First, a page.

8/17/2018—It is said that the Democratic Party is in conflict between its more progressive wing and its more moderate wing. But there is no real conflict. Today’s Democratic Party is basically an inheritor of the European tradition of social democracy. It basically seeks the protections and security of the welfare state within a primarily capitalist economy. The Democratic Party does not reject public undertakings in principle, and seeks human solidarity against an overly individualistic market viewpoint. But we are not socialists, democratic or otherwise.
The tradition of social democracy has fallen into disarray and disuse but it brought about and maintained security and prosperity in Europe for 70 years.
There is no reason to reinvent the wheel and deny that all this has been done before and thought before. The point is to cure what ails social democracy; there is no need to invent anything really new.
We have a model in this effort: Tony Judt, the great thinker and historian of the Left, who died in 2010 from the ravages of Lou Gehrig’s Disease. It was Judt who started us thinking about what is living and what is dead in social democracy, the title of his famous lecture in 2009.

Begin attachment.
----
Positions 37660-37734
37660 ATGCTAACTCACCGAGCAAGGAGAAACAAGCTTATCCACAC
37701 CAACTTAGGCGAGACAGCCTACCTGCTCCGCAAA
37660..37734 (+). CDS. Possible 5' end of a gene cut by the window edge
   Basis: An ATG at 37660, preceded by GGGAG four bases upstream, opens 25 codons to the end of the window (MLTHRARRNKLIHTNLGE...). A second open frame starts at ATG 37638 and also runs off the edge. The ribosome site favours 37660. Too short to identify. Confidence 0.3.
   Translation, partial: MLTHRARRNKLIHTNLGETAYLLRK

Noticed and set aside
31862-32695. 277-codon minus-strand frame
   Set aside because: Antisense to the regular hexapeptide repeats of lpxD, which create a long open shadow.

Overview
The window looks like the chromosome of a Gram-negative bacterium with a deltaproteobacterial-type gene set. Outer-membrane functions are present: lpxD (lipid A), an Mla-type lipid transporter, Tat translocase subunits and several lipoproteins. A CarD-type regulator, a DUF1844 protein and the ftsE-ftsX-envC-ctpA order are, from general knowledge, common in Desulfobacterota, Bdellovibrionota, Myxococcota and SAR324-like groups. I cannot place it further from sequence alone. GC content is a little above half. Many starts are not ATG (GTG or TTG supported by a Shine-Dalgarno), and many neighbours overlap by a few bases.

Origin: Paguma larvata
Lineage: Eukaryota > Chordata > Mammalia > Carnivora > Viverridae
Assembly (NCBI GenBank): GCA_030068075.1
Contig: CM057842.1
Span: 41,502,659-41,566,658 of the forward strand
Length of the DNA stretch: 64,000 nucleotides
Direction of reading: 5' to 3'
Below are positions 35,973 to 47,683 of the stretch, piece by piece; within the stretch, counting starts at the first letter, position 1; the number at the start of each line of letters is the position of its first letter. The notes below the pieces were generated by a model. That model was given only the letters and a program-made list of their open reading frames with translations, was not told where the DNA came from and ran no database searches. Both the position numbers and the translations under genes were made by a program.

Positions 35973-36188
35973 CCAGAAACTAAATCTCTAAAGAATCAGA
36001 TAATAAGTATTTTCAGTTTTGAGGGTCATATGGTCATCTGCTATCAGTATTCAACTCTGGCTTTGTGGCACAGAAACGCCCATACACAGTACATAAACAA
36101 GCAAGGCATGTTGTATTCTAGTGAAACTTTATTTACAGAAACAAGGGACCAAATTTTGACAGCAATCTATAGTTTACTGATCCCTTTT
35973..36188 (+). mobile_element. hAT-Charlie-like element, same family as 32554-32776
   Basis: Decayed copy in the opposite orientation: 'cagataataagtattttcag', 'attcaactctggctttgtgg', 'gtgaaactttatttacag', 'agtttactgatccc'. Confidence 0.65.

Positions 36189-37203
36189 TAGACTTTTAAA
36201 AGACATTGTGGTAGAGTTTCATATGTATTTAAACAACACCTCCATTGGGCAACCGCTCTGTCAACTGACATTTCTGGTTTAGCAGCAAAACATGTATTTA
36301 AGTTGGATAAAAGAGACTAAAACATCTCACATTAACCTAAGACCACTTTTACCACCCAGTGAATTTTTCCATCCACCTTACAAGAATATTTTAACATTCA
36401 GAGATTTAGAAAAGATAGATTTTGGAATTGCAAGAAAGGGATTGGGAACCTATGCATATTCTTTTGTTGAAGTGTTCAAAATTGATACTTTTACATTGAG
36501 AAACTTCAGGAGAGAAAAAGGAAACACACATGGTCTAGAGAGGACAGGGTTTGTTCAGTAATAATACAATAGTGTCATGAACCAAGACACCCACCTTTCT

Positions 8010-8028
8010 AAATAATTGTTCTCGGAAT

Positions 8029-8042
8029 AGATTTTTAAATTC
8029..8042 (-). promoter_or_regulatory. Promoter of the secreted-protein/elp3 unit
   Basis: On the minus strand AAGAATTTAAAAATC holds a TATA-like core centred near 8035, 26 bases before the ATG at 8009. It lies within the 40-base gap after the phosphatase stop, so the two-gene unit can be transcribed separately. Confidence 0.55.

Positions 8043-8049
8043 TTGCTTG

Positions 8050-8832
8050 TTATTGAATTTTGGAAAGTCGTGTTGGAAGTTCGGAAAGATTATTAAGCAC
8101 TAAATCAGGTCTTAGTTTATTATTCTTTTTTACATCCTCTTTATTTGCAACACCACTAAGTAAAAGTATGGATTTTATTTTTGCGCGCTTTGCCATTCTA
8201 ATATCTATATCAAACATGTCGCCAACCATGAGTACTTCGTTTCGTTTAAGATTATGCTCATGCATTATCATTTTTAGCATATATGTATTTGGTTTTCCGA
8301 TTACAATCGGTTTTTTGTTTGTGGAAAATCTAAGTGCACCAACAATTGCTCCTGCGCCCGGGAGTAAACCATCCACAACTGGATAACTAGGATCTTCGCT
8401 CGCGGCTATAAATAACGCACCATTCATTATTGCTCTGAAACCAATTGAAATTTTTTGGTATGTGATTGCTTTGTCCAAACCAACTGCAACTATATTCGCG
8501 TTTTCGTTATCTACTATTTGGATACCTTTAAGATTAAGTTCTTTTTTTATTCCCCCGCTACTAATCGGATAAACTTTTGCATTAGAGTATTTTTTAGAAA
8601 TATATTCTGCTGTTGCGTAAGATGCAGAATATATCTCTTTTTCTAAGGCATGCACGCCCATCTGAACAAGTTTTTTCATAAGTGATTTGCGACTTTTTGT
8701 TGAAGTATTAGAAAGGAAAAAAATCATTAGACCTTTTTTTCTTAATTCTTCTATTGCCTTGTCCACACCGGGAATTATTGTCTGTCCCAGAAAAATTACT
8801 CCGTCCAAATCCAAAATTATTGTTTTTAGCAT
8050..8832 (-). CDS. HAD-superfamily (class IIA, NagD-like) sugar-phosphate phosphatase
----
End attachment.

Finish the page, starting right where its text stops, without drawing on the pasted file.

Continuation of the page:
Just what is living and what is dead in social democracy I will leave for another day. What Judt himself represented, however, is the first step. Judt was humble in his thinking. He was not vicious toward those he disagreed with—they might think he was, but just compare his tone with today’s exchanges.
Judt was educated in the history of ideas. He believed with Keynes that when public men proclaim that they are uninfluenced by thought, they are likely just repeating in garbled fashion an idea from the very tradition they think they reject.
Judt was universal. He believed in a common good for all. This did not mean for him the end of cultural differences. But universal values were real to him.
Judt was open to religion. He was a product of the Jewish tradition, however much he became a critic of the policies of the State of Israel. The worst aspect of the thinking of the Left today is its belittlement of religion. In doing that, the Left sacrifices that which is tender and the longing for the permanent and ultimate. Even for what is fair.
Judt was clear that the social democratic critique of unrestricted capitalism is a moral critique. And you can’t have a moral critique if religion is wrongheaded in principle—not in its particulars but in its generals.
This is the social democratic moment. The moment to celebrate what social democracy in the postwar period accomplished and how little the Reagan-Thatcher reaction to it brought to us. Ironically, Reagan’s great accomplishment was in his unflinching dedication to freedom from Soviet domination. For this he deserves to be lauded. But in this he was mostly within the post-war liberal consensus.
There is much more to be said. But only after recognition of who we are, where we are and what time it is.